The Two Sides of Human’s Character
Every story goes with a main plot and it talks about two kinds of characters: protagonists and antagonists. The protagonist is a hero, who usually does good things to people and fights against the antagonist, who causes bad things to happen to everybody. Case and Wiltshire are two examples of these characters from Robert Louis Stevenson’s “The Beach of Falesá.” Wiltshire is the protagonist and Case is the antagonist. They are both traders who want to benefit from using goods like copra, but there are many differences in the way they get to their purpose. By the end of the story, Stevenson clearly contrasts the two men in their advantages, behaviors and relationships.
First, the two men have different advantages. Wiltshire’s situation does not offer many advantages. He is a trader who created his copra trading station at Falesá. At the beginning of the story, the only way he can communicate with the islanders is through Case. He needs a translator because he does not know the native language. Without translation, he has no idea what is going on: “. . . , and he called her up and spoke to her in the native. I didn't know what he said” (Stevenson 192). On the other side, Case is the one who has more advantages. By living for a while on Falesá, he is the only trader who can speak native language on the island so he uses it to create his own upper hand, gaining the other trader’s trust. With the islanders, he knows their superstitions and takes advantage of these, too. He built his shelter in a bush that is believed by the native to be the land of devils and demons so nobody will know what he is doing.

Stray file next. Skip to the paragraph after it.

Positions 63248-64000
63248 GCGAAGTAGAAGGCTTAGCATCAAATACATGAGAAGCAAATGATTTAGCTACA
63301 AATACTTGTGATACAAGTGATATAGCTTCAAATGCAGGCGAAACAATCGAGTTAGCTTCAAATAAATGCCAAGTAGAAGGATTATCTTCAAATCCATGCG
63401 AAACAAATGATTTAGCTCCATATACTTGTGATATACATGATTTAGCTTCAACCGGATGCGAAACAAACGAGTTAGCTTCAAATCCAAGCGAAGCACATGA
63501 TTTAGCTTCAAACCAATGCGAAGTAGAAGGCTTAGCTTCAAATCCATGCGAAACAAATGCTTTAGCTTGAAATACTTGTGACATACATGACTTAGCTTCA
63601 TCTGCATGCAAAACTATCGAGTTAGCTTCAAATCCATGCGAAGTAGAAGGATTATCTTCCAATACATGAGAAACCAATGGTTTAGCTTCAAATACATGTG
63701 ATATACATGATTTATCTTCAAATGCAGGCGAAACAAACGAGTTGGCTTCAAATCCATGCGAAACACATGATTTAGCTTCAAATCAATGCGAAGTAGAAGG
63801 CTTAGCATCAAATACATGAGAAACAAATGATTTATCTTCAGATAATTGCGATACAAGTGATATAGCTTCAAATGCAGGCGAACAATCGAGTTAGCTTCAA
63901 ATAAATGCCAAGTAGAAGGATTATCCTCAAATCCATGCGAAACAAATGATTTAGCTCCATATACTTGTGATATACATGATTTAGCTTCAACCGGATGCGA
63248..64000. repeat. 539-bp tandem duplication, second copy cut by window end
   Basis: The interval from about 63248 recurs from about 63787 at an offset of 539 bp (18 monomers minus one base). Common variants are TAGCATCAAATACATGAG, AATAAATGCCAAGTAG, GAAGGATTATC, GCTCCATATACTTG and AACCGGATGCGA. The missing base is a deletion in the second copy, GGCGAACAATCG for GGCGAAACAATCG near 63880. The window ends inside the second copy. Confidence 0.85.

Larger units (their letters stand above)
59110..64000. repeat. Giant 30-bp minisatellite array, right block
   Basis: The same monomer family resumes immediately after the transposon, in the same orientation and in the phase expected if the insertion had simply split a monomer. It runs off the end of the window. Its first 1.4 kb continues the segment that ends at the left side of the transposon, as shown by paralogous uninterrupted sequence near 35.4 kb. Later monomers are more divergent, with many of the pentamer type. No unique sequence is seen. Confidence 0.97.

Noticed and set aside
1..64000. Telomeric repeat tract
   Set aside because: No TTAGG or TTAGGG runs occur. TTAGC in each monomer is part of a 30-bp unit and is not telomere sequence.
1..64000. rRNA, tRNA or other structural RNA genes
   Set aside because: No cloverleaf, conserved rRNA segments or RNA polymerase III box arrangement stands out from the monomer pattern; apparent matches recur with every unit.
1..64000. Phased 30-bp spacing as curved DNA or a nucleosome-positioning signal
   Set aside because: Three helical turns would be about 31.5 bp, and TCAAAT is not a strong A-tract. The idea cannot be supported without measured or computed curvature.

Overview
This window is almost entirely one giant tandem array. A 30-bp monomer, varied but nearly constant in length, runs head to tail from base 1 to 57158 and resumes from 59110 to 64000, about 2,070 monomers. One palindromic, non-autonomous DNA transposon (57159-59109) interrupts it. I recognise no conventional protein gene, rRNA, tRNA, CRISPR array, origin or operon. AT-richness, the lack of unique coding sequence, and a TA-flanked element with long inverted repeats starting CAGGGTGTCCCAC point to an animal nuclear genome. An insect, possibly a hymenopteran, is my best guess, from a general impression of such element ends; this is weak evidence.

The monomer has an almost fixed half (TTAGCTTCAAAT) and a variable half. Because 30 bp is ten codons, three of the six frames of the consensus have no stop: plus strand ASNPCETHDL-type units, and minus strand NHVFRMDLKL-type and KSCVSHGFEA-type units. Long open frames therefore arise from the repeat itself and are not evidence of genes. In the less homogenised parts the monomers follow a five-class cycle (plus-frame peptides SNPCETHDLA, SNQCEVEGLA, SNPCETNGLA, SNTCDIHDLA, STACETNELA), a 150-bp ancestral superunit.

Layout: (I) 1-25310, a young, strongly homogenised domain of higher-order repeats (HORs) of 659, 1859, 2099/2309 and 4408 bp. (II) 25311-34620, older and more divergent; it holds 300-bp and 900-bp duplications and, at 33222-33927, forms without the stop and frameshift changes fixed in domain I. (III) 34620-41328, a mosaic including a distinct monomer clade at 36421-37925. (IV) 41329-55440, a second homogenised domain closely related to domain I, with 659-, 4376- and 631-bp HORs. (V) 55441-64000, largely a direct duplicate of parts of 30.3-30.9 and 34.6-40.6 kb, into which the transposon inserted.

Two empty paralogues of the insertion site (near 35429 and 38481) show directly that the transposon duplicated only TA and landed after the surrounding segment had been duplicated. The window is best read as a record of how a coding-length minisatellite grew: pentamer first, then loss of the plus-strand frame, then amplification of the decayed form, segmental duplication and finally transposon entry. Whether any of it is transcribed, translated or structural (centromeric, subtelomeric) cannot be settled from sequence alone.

Secondly, the relationship between Wiltshire, Case and the natives seems to be another difference. Wiltshire is a British trader who comes to Falesá to do business with the islanders. At the beginning of the story, he not only does not know the native language but also does not have a good relationship...